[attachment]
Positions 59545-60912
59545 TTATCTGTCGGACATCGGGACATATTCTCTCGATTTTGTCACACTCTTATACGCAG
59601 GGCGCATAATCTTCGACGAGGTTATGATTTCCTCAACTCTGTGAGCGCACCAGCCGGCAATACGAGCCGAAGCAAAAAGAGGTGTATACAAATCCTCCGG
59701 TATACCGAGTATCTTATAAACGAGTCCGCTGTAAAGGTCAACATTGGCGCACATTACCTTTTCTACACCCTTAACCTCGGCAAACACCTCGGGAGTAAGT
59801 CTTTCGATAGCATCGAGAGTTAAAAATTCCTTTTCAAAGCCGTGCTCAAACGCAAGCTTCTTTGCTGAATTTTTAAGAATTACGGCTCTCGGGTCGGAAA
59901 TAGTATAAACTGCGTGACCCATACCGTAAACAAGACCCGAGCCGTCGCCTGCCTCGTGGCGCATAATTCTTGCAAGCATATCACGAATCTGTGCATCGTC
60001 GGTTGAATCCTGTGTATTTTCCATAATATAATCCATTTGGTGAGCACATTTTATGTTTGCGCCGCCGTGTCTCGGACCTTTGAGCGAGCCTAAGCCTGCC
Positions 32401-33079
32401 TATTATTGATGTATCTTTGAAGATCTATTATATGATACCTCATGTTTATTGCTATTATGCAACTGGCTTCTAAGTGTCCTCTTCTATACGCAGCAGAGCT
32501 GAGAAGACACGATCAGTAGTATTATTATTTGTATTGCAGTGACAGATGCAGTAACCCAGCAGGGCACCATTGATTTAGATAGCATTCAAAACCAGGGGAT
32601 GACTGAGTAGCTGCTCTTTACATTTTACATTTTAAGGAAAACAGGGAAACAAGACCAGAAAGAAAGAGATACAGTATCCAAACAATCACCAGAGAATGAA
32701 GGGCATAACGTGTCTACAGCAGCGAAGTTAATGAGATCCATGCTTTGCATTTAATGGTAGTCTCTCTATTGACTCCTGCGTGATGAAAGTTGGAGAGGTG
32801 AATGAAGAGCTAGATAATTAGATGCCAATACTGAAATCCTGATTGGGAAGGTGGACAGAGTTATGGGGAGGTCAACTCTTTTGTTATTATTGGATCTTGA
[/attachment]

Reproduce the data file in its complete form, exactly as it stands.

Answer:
Positions 59545-60912
59545 TTATCTGTCGGACATCGGGACATATTCTCTCGATTTTGTCACACTCTTATACGCAG
59601 GGCGCATAATCTTCGACGAGGTTATGATTTCCTCAACTCTGTGAGCGCACCAGCCGGCAATACGAGCCGAAGCAAAAAGAGGTGTATACAAATCCTCCGG
59701 TATACCGAGTATCTTATAAACGAGTCCGCTGTAAAGGTCAACATTGGCGCACATTACCTTTTCTACACCCTTAACCTCGGCAAACACCTCGGGAGTAAGT
59801 CTTTCGATAGCATCGAGAGTTAAAAATTCCTTTTCAAAGCCGTGCTCAAACGCAAGCTTCTTTGCTGAATTTTTAAGAATTACGGCTCTCGGGTCGGAAA
59901 TAGTATAAACTGCGTGACCCATACCGTAAACAAGACCCGAGCCGTCGCCTGCCTCGTGGCGCATAATTCTTGCAAGCATATCACGAATCTGTGCATCGTC
60001 GGTTGAATCCTGTGTATTTTCCATAATATAATCCATTTGGTGAGCACATTTTATGTTTGCGCCGCCGTGTCTCGGACCTTTGAGCGAGCCTAAGCCTGCC
Positions 32401-33079
32401 TATTATTGATGTATCTTTGAAGATCTATTATATGATACCTCATGTTTATTGCTATTATGCAACTGGCTTCTAAGTGTCCTCTTCTATACGCAGCAGAGCT
32501 GAGAAGACACGATCAGTAGTATTATTATTTGTATTGCAGTGACAGATGCAGTAACCCAGCAGGGCACCATTGATTTAGATAGCATTCAAAACCAGGGGAT
32601 GACTGAGTAGCTGCTCTTTACATTTTACATTTTAAGGAAAACAGGGAAACAAGACCAGAAAGAAAGAGATACAGTATCCAAACAATCACCAGAGAATGAA
32701 GGGCATAACGTGTCTACAGCAGCGAAGTTAATGAGATCCATGCTTTGCATTTAATGGTAGTCTCTCTATTGACTCCTGCGTGATGAAAGTTGGAGAGGTG
32801 AATGAAGAGCTAGATAATTAGATGCCAATACTGAAATCCTGATTGGGAAGGTGGACAGAGTTATGGGGAGGTCAACTCTTTTGTTATTATTGGATCTTGA